Last week I sucessfully managed to worry myself sick.


    I worried myself so badly that I had to take to my bed and sleep for 15 hours. To add insult to injury, sleeping that long made me feel like a useless sack which then brought on a case of self-loathing grilled on burning hot coals of depression. Last week I wasn’t in very good shape mentally. Actually, I haven’t been in good shape for the last two weeks. I’ve discovered in quite a heinous fashion that I’m a worry wart. I’m a worry wart growing nasty long facial hair out of myself.

    That’s a disgusting mental image.

   You’re probably wondering what I worried myself sick over and the answer is foolishly simple and stupid (stupid on my part, not yours. I love you for reading my blog): Grad school. I worried myself sick over grad school. There are people in the world who don’t know where their next meal is coming from, but I worry about higher education. My priorities are certainly in line with reality, are they not? Huh, apparently I stored some of my left over self-loathing. Still fresh.

    Two weeks ago, I called FAU to make sure all of my grad school materials had been received. They had. My letters of recommendation, my GRE scores, my writing sample, my transcripts, and my application had been received and processed. All that was left was for the committee to review them and make a decision. Finally, after months of prep and agonizing over each step of the graduate school process, the matter was entirely out of my hands. Now it’s up to God and the FAU grad school committee. I officially have no control over whether or not I get in. This terrifies me more than taking the GRE and forgetting to put on pants before the exam.

   As I was lying in bed trying to sleep last night, I kept thinking about the madness of worrying myself sick. So sick that I moped like an emo kid being driven to school by his mom in a minivan. So sick that those lovely endorphines you get from running couldn’t cheer me up. So sick that even cookies lost their appeal. In my case, that’s quite sick. What helped me to get over this? I can’t say I had some great revelation. Revelation is not the word I would use in this scenario. It was closer to God flicking me with his forefinger and saying, “Snap out of it!” Strangely enough with Cher’s voice, but that’s a story for another day.  

    The thing that helped me get over this, my God flick, if you will, was realizing that this is just another Boogie Man.

    One of the things they fail to tell you when you grow up is that Boogie Men never go away. Just like your limbs get gangly and awkward and then your face smooths out and you start to look like an adult human being, Boogie Men grow up too. They go through puberty and eventually manifest themselves as your fears and doubts. Perhaps they also go to college and learn how to be professional Boogie Men; that could explain why my personal Boogie Man is so good at scaring the fakaka out of me. He’s a first class Boogie.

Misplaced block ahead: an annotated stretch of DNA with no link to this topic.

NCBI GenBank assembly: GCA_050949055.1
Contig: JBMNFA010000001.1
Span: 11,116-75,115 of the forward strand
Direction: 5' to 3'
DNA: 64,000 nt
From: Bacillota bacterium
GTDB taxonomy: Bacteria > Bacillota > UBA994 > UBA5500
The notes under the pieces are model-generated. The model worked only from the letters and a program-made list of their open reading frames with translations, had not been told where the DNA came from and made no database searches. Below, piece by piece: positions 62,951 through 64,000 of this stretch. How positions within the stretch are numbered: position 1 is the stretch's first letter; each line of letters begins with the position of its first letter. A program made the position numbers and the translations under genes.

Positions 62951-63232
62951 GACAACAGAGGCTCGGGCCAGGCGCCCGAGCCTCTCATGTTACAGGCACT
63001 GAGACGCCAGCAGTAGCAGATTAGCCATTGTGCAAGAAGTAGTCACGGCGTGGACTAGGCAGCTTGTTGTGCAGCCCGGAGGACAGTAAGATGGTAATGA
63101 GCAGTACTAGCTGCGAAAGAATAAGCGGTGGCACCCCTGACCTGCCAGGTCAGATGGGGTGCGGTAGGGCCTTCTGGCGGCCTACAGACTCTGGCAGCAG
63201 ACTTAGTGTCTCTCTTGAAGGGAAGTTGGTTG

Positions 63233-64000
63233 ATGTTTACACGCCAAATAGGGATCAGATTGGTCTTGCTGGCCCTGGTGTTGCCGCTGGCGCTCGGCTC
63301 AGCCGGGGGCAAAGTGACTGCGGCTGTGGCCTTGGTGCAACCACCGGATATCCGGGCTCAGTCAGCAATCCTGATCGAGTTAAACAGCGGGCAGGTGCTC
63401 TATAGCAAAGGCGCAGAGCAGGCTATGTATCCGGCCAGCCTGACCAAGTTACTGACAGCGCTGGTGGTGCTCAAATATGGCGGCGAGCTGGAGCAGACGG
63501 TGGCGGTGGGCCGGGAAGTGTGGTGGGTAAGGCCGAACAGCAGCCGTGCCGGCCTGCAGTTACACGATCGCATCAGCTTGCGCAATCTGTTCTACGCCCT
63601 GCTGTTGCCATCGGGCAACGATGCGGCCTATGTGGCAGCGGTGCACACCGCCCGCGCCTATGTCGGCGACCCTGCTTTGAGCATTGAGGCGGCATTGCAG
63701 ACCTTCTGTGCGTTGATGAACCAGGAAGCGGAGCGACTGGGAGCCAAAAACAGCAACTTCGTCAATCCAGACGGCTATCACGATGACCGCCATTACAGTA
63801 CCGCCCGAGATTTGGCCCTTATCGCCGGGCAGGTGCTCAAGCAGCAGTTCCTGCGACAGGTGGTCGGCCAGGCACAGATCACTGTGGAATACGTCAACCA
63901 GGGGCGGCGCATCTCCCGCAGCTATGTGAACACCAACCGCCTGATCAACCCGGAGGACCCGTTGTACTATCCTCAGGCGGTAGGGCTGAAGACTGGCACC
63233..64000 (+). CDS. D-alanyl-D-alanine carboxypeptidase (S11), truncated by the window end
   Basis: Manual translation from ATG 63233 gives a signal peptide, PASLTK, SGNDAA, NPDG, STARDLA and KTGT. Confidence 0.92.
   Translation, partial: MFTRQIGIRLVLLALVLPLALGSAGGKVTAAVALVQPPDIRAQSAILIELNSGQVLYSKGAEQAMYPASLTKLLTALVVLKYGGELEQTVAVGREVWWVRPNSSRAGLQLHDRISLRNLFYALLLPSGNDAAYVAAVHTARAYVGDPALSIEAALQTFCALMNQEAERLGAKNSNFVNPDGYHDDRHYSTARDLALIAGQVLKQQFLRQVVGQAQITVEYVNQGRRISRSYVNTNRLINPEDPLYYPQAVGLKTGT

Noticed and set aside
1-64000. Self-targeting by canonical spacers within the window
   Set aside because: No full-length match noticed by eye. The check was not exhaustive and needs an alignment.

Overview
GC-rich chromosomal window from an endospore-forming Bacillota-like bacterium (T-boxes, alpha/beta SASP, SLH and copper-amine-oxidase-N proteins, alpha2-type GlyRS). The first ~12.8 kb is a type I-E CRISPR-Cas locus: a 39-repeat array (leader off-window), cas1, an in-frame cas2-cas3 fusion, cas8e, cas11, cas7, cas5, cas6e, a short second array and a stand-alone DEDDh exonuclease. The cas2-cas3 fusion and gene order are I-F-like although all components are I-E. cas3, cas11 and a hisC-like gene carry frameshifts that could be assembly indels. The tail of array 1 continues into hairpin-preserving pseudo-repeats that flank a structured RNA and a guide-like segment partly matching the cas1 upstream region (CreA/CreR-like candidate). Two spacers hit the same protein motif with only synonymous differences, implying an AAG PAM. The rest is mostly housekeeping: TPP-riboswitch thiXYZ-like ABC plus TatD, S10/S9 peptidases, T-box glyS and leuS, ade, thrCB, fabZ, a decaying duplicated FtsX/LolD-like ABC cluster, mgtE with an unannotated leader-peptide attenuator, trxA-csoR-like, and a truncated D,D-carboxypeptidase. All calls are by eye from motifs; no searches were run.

Recently my Boogie Man has been taking on the shape of every negative scenario that could happen while I await the decision from FAU. For example, there’s a typo in my writing sample that I missed. Due to this, the committee thinks I’m the dumbest freakin’ person on the face of the earth and they deny me admission into the grad program. I’m completely crushed and unable to feel happy for months. Everyone who believed in me no longer does because, Pah! She can’t even get into a decent grad program! All of my friends and family desert me and I die alone in an apartment. Nobody notices I’ve died until two weeks later when the smell of my decaying flesh creeps out into the hallway.

   You see?

   My Boogie Man graduated Summa Cum Laude at Boogie University.

   He’s got a Ph.D in Boogie.

   Thankfully, in addition to snapping me out of it, my God flick also managed to open the door to my sanity and reveal my Boogie Man for what he really is: a sweater. You never really need to worry about a Boogie Man because he’s never actually there. He’s just something you’re projecting onto. I could go over and over every negative possibility in my head until I’m paralyzed with fear, but what good would that do me? Will it help me get into grad school? No. Will it make the committee think I’m brilliant? Probably not. Will God hear my complaining and groaning and flip the entire world around to suit my needs and wants? I doubt it. He’s gonna do what he’s gonna do and that’s ok with me.

    So, I’m kicking my Boogie Man out of my head space and renting the area to Optimism instead.